The timeline for almost any building design-project goes like this:
Brief, concept, schematic, developed design, working drawings, approvals, tender, construction.
That is what I was taught a quarter of a century ago.
That is still used in design offices around the world to scope jobs, bid for them, deliver and invoice.
Milestones are set accordingly, budgets and resources are planned for, business plans worked agreed on.
Everyone clearly knows what each stage encompasses, the type of information, the output to expect.
Bubble diagrams, flowcharts, perspectives, details, depending on the stage of the design delivery timeline.
Everyone is in full agreement. Expect for the building owner.
They expect a ‘finished’ building from day one.
And this then becomes a source of trouble for everyone.
They (the building owners) know that building creation takes time. They, themselves will change their minds numerous times.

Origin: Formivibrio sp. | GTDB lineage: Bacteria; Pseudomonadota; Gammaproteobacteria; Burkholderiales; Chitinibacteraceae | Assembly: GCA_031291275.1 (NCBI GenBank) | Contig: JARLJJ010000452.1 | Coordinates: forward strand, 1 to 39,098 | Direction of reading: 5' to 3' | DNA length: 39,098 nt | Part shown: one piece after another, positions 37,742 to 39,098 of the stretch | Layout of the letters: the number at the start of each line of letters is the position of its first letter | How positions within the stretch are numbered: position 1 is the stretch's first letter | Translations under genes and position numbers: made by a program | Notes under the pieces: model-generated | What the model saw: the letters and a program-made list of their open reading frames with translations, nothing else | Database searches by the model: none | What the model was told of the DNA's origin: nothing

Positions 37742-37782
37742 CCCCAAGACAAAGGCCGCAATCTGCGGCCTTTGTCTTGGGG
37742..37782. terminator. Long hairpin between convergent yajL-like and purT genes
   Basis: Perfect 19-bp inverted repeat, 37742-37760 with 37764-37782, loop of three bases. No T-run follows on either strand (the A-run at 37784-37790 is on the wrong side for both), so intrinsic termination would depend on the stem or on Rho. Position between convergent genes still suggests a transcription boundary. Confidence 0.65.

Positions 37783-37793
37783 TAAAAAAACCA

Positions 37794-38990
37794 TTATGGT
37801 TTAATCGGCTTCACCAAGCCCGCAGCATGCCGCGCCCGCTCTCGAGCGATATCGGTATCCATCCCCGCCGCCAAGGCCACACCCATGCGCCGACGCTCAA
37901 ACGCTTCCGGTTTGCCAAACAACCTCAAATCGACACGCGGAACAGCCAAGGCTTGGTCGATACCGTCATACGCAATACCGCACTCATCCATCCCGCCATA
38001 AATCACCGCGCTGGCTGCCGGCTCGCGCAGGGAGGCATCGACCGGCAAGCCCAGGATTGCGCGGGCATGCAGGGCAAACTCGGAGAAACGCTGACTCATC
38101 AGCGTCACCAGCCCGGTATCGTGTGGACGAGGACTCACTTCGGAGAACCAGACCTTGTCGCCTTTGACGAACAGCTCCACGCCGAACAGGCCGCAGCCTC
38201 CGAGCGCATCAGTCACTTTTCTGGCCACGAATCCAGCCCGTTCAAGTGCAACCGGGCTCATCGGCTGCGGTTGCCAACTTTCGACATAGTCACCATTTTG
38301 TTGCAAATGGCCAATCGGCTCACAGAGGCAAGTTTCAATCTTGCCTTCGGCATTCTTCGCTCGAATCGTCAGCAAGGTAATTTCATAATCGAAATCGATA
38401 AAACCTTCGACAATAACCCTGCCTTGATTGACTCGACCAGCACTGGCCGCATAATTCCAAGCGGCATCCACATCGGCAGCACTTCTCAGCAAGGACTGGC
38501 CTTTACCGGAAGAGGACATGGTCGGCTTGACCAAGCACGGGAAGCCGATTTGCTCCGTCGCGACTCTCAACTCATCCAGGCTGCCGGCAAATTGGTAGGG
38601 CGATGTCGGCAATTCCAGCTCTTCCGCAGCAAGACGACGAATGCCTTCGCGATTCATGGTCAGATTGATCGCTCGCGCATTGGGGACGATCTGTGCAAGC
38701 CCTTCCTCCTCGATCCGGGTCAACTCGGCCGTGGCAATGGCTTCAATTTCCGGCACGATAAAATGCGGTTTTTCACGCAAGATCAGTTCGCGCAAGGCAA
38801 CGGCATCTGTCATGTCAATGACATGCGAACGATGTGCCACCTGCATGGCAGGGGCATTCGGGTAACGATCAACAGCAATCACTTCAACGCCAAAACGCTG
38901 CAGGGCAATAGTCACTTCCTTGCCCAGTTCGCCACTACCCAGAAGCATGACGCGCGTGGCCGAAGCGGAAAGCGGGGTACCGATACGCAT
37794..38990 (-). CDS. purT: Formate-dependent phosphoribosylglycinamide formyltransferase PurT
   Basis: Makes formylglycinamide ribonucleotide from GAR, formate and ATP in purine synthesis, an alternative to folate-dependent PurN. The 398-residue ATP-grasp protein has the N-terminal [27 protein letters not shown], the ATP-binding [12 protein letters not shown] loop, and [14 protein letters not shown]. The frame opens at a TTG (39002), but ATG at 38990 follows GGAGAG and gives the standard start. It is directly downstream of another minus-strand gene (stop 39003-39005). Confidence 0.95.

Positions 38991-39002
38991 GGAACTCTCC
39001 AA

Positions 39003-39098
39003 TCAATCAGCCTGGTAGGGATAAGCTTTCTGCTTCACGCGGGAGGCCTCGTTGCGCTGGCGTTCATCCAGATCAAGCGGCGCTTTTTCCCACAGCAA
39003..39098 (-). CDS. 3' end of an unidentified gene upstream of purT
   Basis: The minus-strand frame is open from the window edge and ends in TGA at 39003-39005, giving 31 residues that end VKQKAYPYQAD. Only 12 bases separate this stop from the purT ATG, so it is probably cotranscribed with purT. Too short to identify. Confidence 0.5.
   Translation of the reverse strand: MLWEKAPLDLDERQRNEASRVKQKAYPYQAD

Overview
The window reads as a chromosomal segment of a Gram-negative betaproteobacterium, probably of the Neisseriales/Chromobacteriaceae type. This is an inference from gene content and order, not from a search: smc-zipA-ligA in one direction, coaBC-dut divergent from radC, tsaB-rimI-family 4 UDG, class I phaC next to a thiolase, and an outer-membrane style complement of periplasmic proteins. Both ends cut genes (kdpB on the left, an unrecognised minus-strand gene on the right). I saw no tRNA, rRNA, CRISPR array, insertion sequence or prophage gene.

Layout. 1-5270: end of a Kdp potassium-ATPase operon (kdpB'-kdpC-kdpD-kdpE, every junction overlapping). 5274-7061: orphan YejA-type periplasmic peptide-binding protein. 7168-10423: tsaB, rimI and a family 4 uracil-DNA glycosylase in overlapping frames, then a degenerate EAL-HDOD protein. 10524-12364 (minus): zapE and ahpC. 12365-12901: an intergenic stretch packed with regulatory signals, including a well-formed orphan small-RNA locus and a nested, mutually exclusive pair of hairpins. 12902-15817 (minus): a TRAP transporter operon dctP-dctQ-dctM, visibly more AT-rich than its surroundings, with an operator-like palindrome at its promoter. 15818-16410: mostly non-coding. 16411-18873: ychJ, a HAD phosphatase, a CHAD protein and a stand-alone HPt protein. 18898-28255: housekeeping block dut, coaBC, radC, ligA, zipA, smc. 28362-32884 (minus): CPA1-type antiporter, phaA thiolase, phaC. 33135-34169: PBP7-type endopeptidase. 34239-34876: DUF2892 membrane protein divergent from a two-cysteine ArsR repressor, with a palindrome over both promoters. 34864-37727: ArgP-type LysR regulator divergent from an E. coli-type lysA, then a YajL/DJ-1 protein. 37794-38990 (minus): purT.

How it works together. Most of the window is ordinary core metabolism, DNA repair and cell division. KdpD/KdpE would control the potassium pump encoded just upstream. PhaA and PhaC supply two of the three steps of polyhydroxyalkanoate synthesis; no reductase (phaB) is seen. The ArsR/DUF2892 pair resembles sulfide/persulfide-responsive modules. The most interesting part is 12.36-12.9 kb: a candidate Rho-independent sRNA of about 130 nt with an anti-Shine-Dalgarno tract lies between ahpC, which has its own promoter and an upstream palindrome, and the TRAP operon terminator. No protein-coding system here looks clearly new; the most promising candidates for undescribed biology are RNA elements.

They accept, even expect many possible options to be considered for their spatial problems.
Fittings, colours, materials to be chosen, ideas explored, settled on to be discarded again and started afresh.
They understanding the time needed, they appreciate the effort.
They just want to have a ‘buildable design’ from DAY ONE.
And, the important bit is this: this expectation is unlikely to change.
So the process has to!
Roll in BIM, the only building design toolset/approach really able to handle this mismatch of expectations.